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[12.24.2010 by The LAS Staff]

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[11.04.2010 by Cory Tendering]

Music Reviews

Screaming Females - Castle Talk
»Screaming Females
Castle Talk
Don Giovanni
Trent Reznor & Atticus Ross - The Social Network [Original Soundtrack]
»Trent Reznor & Atticus Ross
The Social Network [Original Soundtrack]
The Null Corporation
Deerhunter - Halcyon Digest
»Deerhunter
Halcyon Digest
4AD
No Age - Everything in Between
»No Age
Everything in Between
Sub Pop
Robyn - Body Talk Pt. 1/ Body Talk Pt. 2
»Robyn
Body Talk Pt. 1/ Body Talk Pt. 2
Konichiwa
The Walkmen - Lisbon
»The Walkmen
Lisbon
Fat Possum
Ethan Hawke
The Hottest State
Harper Collins

Rating: 5/10 ?


October 15, 1998
No, you're not mistaken, it is that Ethan Hawke. It seems that the Gen-x poster boy for the disaffected and Uma's baby's daddy has been harboring ambitions of becoming a writer. The Hottest State is Hawke's first novel (or literary work in general, as far as I know) and it is pretty obvious that this self-indulgent tome was picked up purely on the basis of name recognition. I don't want to straight away bash Hawke's work with a word processor, because truth be told was actually a pleasurable read (albeit a guilty one). The vote of lazy brain cells aside, however, Hawke's skills could have definitely used some refining or, at the very least, some vigilant proofreading before his manuscript went to the publishers.

The subject matter presented by the respectable theatre performer is pretty much the standard fare in the publishing world - an obsessive first love mixed with some egotist issues - and the results are, in suit, pretty standard as well. William, the main character (who peeks through a thin veil of disguise to read as Hawke's first-person ambassador) is a - gasp - young actor who falls in love with a somewhat-enticing yet white-bread girl named Sarah. There exists the usual background chapters that flash back to poignant moments in young William's formative years, and the cheap romanticism of William and Sarah's adventures in Paris - and then the inevitable breakup that ensues after a month's separation during the filming of William's first major movie. A lot of sex, alcohol and the now rote psychological undercurrents of sexual identity crisis are thrown into the fray as a way to keep the chuckles popping up at regular intervals, but even at 196 pages the pages of size-14 font flip by at a substantial rate. Hawke does, although blantantly, bring up some of the more serious issues of American literature's fancy, such as father-son relations, children of divorce and homophobia, but it is in such a tacky, strategized manner that it really doesn't do much to circulate The Hottest State's cold blood.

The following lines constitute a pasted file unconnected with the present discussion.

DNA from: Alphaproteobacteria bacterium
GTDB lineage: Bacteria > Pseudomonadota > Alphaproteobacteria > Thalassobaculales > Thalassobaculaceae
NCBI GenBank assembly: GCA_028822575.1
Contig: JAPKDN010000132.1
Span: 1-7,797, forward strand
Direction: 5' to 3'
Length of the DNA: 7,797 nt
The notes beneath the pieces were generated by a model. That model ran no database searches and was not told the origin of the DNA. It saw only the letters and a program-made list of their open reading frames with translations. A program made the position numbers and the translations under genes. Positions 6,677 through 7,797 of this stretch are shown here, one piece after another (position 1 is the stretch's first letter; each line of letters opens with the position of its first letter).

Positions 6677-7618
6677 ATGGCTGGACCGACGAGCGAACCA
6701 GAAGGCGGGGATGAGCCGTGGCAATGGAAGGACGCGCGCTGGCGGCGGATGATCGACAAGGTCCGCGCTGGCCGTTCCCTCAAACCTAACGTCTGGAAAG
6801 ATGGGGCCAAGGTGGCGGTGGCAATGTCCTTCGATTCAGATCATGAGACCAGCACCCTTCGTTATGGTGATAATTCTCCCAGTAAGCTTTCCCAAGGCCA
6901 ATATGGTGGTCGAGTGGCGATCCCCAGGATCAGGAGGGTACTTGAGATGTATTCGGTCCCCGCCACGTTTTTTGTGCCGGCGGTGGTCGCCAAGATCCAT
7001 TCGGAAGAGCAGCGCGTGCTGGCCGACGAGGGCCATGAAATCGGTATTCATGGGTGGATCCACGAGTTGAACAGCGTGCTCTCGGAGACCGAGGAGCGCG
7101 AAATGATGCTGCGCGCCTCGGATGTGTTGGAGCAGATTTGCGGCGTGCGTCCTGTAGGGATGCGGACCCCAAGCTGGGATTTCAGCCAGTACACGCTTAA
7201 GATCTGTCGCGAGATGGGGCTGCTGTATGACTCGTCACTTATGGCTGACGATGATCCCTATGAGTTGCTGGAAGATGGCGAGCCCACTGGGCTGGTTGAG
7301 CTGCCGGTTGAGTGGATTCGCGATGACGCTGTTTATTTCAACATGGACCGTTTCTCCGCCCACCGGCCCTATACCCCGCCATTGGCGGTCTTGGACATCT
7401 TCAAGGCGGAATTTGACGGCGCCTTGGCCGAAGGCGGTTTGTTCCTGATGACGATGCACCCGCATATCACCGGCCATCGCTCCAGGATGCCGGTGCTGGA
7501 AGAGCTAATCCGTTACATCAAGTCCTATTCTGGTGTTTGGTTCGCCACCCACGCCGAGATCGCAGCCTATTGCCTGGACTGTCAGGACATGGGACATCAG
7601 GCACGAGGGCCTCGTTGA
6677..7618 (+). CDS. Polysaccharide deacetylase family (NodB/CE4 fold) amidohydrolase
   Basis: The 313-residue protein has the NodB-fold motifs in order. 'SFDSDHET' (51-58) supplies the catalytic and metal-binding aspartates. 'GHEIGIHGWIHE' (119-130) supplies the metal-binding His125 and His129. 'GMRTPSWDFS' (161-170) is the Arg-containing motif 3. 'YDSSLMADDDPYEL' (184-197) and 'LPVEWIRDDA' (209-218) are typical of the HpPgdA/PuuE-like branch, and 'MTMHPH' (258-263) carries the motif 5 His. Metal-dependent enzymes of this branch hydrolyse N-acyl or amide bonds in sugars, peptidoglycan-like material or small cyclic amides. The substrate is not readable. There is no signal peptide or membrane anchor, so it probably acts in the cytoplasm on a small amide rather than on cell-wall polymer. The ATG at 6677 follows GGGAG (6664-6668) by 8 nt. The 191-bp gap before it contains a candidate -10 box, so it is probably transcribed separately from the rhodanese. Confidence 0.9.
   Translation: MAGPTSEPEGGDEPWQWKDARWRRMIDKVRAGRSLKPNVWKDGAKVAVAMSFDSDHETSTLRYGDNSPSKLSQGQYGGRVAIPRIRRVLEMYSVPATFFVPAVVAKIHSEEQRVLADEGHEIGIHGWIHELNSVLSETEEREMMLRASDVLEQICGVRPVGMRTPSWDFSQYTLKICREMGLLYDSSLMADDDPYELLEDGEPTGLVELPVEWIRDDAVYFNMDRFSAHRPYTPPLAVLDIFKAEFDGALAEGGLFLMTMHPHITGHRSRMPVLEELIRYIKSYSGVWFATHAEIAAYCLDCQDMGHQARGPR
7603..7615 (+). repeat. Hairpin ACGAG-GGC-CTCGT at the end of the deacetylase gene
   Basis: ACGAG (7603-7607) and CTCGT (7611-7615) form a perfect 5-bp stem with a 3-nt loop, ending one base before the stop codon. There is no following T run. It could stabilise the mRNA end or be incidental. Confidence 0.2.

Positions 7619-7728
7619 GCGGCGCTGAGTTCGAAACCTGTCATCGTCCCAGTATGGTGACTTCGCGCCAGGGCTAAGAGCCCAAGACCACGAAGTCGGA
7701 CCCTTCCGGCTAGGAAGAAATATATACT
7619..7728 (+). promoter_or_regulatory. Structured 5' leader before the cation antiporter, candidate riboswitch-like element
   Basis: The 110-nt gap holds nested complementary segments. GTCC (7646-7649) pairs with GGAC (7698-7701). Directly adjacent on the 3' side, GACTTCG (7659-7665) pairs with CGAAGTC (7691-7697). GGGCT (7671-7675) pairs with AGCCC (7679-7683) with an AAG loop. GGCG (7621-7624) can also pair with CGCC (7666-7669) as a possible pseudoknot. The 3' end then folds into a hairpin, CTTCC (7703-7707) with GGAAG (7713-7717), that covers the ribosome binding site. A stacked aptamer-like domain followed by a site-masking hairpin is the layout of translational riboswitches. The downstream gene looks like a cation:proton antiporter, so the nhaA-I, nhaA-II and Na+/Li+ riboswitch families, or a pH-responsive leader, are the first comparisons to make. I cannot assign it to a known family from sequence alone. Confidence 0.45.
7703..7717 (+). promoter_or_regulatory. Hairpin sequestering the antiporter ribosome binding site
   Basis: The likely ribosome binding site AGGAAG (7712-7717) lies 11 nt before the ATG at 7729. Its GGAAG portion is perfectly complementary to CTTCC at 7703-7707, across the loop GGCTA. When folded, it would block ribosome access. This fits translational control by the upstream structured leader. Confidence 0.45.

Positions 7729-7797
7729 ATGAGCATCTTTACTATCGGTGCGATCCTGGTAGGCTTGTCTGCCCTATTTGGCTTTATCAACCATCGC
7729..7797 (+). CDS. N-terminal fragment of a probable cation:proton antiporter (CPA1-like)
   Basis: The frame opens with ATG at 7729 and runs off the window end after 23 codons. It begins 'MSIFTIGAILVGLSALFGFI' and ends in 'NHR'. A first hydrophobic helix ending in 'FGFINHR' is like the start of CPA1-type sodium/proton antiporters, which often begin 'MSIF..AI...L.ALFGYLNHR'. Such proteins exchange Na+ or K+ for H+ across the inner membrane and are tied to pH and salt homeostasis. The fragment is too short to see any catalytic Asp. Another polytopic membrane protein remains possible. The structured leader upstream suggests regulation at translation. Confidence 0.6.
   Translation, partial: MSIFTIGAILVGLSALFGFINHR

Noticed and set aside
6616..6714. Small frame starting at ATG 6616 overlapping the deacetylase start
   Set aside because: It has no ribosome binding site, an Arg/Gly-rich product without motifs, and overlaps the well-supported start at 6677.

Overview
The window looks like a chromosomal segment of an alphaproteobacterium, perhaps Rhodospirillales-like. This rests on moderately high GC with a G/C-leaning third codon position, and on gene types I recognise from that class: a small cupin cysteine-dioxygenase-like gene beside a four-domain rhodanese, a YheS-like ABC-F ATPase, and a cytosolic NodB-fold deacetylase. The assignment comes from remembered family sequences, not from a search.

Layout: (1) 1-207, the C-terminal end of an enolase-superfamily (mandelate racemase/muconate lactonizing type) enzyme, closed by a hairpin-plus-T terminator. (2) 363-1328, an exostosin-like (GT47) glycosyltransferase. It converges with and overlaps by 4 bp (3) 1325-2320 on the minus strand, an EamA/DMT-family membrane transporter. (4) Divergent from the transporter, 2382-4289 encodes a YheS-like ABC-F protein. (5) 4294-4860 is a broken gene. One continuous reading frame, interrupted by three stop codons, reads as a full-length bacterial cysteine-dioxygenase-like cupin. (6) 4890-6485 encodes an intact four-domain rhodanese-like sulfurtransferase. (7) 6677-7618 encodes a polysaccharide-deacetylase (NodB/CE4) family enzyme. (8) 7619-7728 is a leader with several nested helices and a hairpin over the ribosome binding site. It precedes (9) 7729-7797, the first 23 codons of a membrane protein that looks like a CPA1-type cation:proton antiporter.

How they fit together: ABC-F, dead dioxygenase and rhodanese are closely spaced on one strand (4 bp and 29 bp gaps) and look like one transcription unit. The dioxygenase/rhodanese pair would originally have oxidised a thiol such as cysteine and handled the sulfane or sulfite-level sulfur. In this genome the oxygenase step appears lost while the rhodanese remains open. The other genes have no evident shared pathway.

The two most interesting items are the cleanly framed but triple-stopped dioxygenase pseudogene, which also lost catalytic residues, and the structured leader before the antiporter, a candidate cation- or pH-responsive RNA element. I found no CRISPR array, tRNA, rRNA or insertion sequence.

As I said, the storyline is pretty predictable and the book does a respectable job of entertaining, but as far as literary worth goes, this is a dead horse. Along with the recycling of 15 or so goofy phrases, Hawke also manages to draw attention to his shortcomings by the inclusion of some glaring errors. For example:

...I got out of bed and put my jeans on to go to the bathroom...

Ten lines later.

...I went back into the bedroom and slid into my jeans...

You'd think they would have at least spent the money on some proper editing before they put this sophomoric effort out on the shelves. But, then again, you'd think a guy would read over his own novel a few times before he turned it in to the publishers, but maybe that is just the perspective of a self-editing fool. I suppose Ethan Hawke must have better things to do! Actually, wait, now that I think about it I'm quite certain he must have better things to do.

If you've got a day of train travel coming up on the heels of an all-night bong party, or you happen to have a handful of hours available for pointless coffee shop loitering, this is as good a book as any to pass the time. It is not, however, a good piece of literature and the only reason I would even rate it would be out of respect for Hawke's filmography. I guess those marketing guys knew what they were doing after all.

Reviewed by Eric J Herboth
Eric J. Herboth is the founder, publisher and Managing Editor of LAS magazine. He is a magazine editor, freelance writer, bike mechanic, commercial pilot, graphic designer, International Scout enthusiast and giver of the benefit of the doubt. He currently lives in rural central Germany with his two best friends, dog Awahni and cat Scout.

See other reviews by Eric J Herboth

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